18 Mr Gazsik explained that since December 2017 the parties have had in place a protocol and agreement governing how information in documents that JKC or the respondents consider to be confidential would be treated by the parties and other persons, for example, external legal representatives.
19 Relevantly, those documents listed in Annexure B are subject to a confidentiality agreement entered into between JKC and the respondents. Similarly, there is a subpoena confidentiality agreement entered into between JKC and the respondents' Australian related companies that produced documents under subpoena. JKC proposed in this application that there be similar confidentiality undertakings given by any other person who may have access to those documents in the event that the application to be relieved from the implied undertaking is granted.
20 The seven documents listed in Annexure C have been produced by Corrotek under subpoena. These documents broadly comprise correspondence and other technical documents concerning the coating system used for the Project.
21 All of the Relevant Documents were provided to Mr Salome to assist with his investigation into the root cause of the alleged Intertherm 228 failure. With the exception of the documents obtained by JKC through subpoenas, the Relevant Documents contain technical and testing information that is not otherwise available to JKC. Mr Gazsik deposed to the fact that he has spoken to Mr Salome who informed him that the fact that he has relied upon the Relevant Documents will be evident from the text of his report.
Proposed use of Relevant Documents
22 Mr Gazsik explained that JKC and INPEX are currently involved in an arbitral dispute which arises under the EPC contract, and in which some of the key issues include the damage to the Intertherm 228 on the Project and how it is to be rectified (INPEX Dispute). The INPEX Dispute is the subject of an international arbitration (Arbitration).
23 JKC has also issued proceedings in the Supreme Court of Western Australia (CIV 1620 of 2020 and CIV 1729 of 2020) (Insurance Proceedings). The Insurance Proceedings involve claims under insurance policies with respect to Intertherm 228 and its use on the Project. The proceedings are said by Mr Gazsik to also broadly relate to the same or similar factual circumstances concerning Intertherm 228. Those proceedings were required to be brought in the Supreme Court of Western Australia under an exclusive jurisdiction clause in the insurance contracts. INPEX has also brought proceedings in the Supreme Court of Western Australia against a common insurer with respect to the use of Intertherm 228 on the Project, and with respect to a common policy, and those proceedings are to be heard at the same time as the Insurance Proceedings.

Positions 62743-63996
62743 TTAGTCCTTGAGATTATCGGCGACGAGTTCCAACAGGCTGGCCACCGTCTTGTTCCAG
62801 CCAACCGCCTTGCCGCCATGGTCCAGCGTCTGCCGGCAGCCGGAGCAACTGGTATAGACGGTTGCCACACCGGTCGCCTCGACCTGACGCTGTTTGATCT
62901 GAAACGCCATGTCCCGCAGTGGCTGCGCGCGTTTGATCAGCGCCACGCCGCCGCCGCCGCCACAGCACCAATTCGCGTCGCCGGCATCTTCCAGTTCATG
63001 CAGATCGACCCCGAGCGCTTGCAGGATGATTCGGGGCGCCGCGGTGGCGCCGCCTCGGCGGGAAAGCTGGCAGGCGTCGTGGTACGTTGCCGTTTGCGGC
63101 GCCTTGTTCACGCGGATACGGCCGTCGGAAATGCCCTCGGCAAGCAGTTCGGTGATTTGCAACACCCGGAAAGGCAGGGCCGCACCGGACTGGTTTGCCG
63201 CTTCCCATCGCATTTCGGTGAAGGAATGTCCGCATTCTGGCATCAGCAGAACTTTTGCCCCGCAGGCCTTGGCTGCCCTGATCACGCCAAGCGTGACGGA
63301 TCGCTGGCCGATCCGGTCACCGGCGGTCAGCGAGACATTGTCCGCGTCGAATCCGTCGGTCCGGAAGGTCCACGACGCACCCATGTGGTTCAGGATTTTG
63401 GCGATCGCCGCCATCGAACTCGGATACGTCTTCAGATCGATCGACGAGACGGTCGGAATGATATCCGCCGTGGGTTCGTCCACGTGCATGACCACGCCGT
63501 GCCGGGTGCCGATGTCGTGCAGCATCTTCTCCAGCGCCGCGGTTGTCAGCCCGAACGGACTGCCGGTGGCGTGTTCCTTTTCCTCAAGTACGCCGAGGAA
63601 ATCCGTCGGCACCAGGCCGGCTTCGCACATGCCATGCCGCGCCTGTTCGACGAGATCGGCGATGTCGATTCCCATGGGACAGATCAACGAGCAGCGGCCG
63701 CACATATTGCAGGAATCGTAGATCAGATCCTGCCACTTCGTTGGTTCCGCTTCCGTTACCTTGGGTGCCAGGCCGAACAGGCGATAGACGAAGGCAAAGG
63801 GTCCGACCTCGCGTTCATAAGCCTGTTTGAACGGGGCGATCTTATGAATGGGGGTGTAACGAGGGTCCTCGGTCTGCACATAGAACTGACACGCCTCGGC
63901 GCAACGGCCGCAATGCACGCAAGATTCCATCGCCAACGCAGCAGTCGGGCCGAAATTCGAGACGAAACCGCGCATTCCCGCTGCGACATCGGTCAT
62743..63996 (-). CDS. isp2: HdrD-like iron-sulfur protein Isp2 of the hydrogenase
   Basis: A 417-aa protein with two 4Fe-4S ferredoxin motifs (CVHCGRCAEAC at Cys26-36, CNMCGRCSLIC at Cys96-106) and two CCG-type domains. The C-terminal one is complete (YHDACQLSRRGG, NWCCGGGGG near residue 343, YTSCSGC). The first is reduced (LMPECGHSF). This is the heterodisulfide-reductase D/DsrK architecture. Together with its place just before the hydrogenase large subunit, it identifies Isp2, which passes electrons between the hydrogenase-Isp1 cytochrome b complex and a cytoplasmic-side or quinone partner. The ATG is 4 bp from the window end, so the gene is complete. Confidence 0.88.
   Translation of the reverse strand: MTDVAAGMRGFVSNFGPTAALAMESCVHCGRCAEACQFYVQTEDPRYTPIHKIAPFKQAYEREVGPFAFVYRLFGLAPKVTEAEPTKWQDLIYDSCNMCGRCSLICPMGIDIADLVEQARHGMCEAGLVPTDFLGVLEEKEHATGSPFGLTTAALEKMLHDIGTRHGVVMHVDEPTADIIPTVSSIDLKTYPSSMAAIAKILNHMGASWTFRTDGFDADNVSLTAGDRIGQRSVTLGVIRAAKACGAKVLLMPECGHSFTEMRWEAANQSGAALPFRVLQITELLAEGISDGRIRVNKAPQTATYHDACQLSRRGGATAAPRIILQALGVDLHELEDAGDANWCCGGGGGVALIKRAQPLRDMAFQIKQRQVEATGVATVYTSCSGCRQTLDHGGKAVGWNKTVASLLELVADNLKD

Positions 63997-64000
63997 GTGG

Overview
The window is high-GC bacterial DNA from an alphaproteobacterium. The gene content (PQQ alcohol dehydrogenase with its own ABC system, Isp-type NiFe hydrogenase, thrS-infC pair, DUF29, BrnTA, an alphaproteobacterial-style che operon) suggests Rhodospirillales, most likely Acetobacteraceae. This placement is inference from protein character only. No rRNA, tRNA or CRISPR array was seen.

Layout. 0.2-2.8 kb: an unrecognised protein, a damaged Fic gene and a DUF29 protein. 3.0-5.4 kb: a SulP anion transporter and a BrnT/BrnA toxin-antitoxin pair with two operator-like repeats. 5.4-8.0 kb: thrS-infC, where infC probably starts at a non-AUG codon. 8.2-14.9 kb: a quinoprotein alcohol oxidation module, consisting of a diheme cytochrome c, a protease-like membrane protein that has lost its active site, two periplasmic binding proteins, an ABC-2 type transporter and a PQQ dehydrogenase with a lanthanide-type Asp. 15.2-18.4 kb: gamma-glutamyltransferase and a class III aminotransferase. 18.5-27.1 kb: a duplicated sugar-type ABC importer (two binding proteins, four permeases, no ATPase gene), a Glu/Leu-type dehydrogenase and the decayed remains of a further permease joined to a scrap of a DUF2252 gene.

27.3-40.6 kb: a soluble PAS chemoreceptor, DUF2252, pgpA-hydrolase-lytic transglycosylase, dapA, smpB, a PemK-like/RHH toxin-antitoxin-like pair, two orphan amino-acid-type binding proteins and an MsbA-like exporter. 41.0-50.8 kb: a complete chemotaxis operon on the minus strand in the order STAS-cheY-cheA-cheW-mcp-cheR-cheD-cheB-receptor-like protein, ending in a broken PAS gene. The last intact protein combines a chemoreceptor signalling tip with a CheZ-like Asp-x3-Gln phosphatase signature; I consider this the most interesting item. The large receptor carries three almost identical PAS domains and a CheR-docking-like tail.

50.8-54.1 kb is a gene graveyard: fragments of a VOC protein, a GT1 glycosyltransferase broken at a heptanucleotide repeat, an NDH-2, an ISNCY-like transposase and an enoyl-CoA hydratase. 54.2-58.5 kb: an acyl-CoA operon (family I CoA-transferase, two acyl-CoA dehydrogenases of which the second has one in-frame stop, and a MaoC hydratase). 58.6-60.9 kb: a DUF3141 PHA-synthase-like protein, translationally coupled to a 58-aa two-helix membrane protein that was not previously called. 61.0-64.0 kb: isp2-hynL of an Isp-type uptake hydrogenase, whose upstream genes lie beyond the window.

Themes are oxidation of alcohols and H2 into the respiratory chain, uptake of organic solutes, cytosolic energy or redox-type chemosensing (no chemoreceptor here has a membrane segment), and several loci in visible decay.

Relevance to the Arbitration
24 The Arbitration was referred to in general terms in JKC (No 1) at . JKC has retained DLA Piper Australia in the Arbitration. Mr Prescott explained in his affidavit that the INPEX Dispute relates to the use on the Project of Intertherm 228 and what is reasonable and necessary to rectify any problems with respect to the use of Intertherm 228.
25 For the purposes of the INPEX Dispute, JKC has engaged coating and rectification experts who have been considering products, testing, inspection and other technical data relating to Intertherm 228. It has received data from JKC, including the 28 documents that were the subject of JKC (No 1). The release of the implied undertaking as ordered in JKC (No 1) allowed those 28 documents to be provided to JKC's coating experts in the INPEX Dispute.
26 Mr Prescott said that he is aware from communications with the solicitors for JKC in this matter (Solomon Brothers) and with Mr Gazsik that Mr Salome has had access to a much broader set of documents than the 28 documents that have already been provided to DLA Piper Australia. Mr Prescott said that he is aware of the issues in these proceedings and the fact that they concern damage said to arise from the use of Intertherm 228, being an issue common to the INPEX Dispute. He stated that in his view it is necessary to provide the documents that have already been given to Mr Salome to the experts retained by JKC for the purposes of the INPEX Dispute, so that these experts can provide an opinion on the issues relating to damage and rectification having regard to all the relevant available material. If JKC is permitted to provide the relevant documents to the experts retained for the INPEX Dispute, it will avoid the need for JKC to take further potentially costly and time consuming steps to seek those documents from the respondents, their related entities and Corrotek, including through requests for subpoenas to issue.